Clinical and Research News
Smoking When Pregnant Linked To Sons' Behavioral Problems
Psychiatric News
Volume 41 Number 10 page 48-49

Boys born to women who smoked while pregnant are at risk for an early onset of oppositional defiant disorder (ODD), regardless of whether prenatal smoking is a cause or simply an indicator of that risk, according to a study by researchers led by Lauren Wakschlag, Ph.D., an associate professor at the Institute for Juvenile Research in the Department of Psychiatry at the University of Illinois at Chicago.

"There is increasing evidence that the roots of many psychiatric disorders, especially disruptive behavior, reside in the early years of life," said Wakschlag in an interview. "Studying an identifiable, quantifiable, measurable, and preventable factor like smoking may enable us to think about how insults affect various parts of the brain and how that interacts with genetic susceptibility and postnatal risks."

Wakschlag and colleagues reported on a cohort of 448 boys first enrolled in the Pittsburgh Youth Study when in the first grade and followed at six-month intervals for four years and then annually until age 19. Their study is described in the April Journal of the American Academy of Child and Adolescent Psychiatry.

Background interviews with the boys' mothers allowed assignment into two categories, those who never or rarely smoked during pregnancy and those who smoked daily. Roughly half the sample was African American, and about 37 percent of the mothers smoked regularly while pregnant.

Boys whose mothers smoked also had other indicators that could put the children at risk of ODD. Their mothers were more likely to be unmarried, have a high school education or less, use alcohol or illicit drugs when pregnant, use frequent physical punishment, and have more contact with police.

After adjustment for these factors, odds ratios for ODD more than doubled (OR=2.61) for boys whose mothers smoked, compared with the children of nonsmokers. However, prenatal maternal smoking did not appear to increase risk of attention-deficit/hyperactivity disorder (ADHD) (adjusted OR=1.16, N.S.). The study did not include teacher reports of behavior problems.

Comorbid ODD and ADHD among youth whose mothers smoked may "reflect a particularly severe subtype of disorder rather than merely the additive manifestation of each disorder in its pure form," the researchers said.

Earlier research by others has produced a mixed record on a connection between maternal smoking and ADHD, Wakschlag told Psychiatrc News. She can't say if the link demonstrated in her current study is causal, but hypothesizes that the co-occurrence of ADHD and impulsivity/aggression may be more significant than the effect of smoking on attention per se.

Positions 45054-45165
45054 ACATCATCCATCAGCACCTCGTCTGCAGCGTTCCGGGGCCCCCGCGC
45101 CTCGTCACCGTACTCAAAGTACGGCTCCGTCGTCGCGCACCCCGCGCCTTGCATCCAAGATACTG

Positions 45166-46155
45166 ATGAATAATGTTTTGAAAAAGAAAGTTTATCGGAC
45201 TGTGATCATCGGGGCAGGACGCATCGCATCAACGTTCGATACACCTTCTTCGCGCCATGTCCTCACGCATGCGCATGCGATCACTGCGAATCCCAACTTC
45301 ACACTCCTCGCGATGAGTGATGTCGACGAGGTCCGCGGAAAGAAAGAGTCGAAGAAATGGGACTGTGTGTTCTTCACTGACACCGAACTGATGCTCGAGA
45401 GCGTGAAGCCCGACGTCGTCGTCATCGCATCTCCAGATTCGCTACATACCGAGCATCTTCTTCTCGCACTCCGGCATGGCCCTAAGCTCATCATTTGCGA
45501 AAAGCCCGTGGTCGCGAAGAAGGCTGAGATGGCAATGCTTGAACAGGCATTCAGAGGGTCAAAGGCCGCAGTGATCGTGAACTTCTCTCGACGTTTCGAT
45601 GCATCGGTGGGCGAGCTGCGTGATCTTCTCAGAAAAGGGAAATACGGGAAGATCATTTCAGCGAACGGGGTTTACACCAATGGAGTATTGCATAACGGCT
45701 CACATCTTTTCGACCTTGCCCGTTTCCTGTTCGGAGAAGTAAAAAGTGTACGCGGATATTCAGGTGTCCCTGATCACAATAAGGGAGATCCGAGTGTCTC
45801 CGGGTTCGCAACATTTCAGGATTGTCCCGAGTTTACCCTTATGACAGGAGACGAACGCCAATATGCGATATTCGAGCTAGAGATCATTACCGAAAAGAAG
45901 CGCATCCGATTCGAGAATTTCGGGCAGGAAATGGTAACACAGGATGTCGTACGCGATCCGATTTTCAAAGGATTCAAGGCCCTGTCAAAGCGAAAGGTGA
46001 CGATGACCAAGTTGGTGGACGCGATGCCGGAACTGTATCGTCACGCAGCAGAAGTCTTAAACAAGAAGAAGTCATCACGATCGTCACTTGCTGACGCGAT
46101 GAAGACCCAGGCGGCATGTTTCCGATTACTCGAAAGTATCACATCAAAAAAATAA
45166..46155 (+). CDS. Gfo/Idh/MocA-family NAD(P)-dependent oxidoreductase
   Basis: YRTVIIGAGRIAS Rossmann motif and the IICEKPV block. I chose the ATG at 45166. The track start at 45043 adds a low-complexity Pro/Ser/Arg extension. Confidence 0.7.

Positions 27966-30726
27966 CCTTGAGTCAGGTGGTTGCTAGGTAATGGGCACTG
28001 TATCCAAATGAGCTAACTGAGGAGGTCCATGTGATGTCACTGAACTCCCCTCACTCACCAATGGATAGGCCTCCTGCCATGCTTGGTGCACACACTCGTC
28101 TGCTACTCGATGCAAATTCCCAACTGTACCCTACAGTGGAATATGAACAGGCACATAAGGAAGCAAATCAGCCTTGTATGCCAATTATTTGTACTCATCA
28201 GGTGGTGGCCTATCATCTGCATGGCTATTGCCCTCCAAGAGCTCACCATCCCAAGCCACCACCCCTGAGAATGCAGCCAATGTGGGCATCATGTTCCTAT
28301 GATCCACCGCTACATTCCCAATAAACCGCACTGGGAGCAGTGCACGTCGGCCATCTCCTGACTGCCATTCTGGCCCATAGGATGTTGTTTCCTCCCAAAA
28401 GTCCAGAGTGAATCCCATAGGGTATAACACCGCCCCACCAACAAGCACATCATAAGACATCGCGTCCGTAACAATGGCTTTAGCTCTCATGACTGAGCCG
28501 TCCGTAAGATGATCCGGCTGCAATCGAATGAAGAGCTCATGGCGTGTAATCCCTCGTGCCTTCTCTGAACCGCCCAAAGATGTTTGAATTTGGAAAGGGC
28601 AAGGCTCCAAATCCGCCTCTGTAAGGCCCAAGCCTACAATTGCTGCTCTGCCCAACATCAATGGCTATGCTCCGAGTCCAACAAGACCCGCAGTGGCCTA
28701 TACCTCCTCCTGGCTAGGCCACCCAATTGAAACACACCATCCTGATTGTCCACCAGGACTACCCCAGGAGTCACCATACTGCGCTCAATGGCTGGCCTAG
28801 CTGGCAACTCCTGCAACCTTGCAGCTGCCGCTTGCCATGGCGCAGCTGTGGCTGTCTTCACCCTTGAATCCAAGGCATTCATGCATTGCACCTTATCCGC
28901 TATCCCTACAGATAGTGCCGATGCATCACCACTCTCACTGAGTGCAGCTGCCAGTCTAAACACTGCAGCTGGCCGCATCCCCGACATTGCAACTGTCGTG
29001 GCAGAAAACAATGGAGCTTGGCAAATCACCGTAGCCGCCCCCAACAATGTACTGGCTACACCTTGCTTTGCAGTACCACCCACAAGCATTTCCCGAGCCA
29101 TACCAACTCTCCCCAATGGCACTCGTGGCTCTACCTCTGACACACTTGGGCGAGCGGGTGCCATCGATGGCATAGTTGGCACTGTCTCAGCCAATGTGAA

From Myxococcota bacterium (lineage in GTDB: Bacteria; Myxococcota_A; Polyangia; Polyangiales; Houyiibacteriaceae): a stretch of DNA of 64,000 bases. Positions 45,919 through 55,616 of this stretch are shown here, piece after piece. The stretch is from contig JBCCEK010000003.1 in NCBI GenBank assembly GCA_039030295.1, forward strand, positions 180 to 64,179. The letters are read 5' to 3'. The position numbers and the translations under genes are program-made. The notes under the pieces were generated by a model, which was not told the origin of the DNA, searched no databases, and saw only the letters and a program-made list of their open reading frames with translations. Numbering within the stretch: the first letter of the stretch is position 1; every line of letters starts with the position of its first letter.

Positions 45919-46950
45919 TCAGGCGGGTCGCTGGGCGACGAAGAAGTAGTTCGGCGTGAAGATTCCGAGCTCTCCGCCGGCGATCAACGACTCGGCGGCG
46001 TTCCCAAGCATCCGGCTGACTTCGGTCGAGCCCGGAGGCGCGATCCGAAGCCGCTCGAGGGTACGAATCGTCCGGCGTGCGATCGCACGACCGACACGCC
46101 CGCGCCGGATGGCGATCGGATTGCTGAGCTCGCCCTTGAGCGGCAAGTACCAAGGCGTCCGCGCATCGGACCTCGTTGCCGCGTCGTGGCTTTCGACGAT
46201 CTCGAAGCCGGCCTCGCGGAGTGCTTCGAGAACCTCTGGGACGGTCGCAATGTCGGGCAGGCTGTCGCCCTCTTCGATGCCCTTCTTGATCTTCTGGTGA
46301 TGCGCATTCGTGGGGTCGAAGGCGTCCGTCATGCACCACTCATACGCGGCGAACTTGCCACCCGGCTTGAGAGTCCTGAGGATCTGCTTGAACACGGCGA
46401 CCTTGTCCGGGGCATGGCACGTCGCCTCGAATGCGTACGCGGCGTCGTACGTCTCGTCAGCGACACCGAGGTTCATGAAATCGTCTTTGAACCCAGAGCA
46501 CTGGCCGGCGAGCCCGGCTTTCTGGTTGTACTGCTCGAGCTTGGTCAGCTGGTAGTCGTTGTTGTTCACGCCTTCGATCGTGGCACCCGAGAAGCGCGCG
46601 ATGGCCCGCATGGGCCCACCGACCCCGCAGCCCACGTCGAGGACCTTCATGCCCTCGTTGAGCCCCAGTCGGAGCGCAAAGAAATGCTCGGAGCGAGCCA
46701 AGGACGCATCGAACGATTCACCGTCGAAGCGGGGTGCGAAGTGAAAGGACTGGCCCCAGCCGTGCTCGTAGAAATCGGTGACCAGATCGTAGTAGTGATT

"The odd thing is that [other studies have not found] a strong relationship between these behavioral disorders and illicit drugs, but a legal substance like tobacco has a robust association," she said.

The researchers divided delinquent behavior into minor (for example, stealing from a parent's wallet or minor shoplifting) and major (fighting, carrying weapons, or committing major felonies) levels. There was no difference in age at onset of minor delinquency between boys exposed to smoking in utero and those who weren't exposed, but boys whose mothers had smoked began major delinquent activity at a significantly earlier age, at age 13 rather than age 15 for their unexposed peers.

"We hypothesize that the primary deficits of exposed offspring reflect socially resistant and impulsively aggressive behavior," wrote Wakschlag and colleagues. Exposure is associated with social intransigence, poor social competence, and heightened aggression in exposed toddlers, according to other research Wakschlag plans to publish this summer.

The study seems to reveal a phenotype of behavior problems related to maternal smoking, but not necessarily causality. For instance, a mother's smoking while pregnant may be a marker for her own antisocial behavior, which the child emulates, but postnatal and secondhand smoking may also influence the child's behavior.

Study of possible biological mechanisms by which prenatal smoking affects the behavior of offspring is still in an early stage. Animal experiments have found that premature stimulation of nicotinic receptors disrupts fetal brain development and involves the noradrenergic, dopaminergic, and serotonergic neurotransmitter systems. How that translates into complex disorders in humans isn't clear, said Wakschlag.

"Establishing causal pathways from a prenatal event to a disorder that emerges many years after birth presents substantial scientific challenges," the researchers wrote, but prospective studies that included both self-report and biomarker levels would begin to answer questions of causation. Such studies might not only track the role of prenatal smoking in the development of conduct problems, but also more broadly illuminate the connection between brain and behavior in psychiatric disorders generally.

Wakschlag is collaborating with geneticists and neuroscientists on a prospective study sponsored by the National Institute on Drug Abuse, which will combine prenatal data with behavioral outcomes in the now-adolescent children.

However, given smoking's known harmful effects, it makes sense to advocate for interventions to reduce prenatal maternal smoking, even as research to determine smoking's connection to psychiatric illness seeks more definitive answers, she said.

An abstract of "Is Prenatal Smoking Associated With a Developmental Pattern of Conduct Problems in Young Boys?" is posted at<www.ncbi.nlm.nih.gov/entrez/query.fcgi?cmd=Retrieve&db=pubmed&dopt=Abstract&list_uids=16601651&query_hl=9&itool=pubmed_docsum>.

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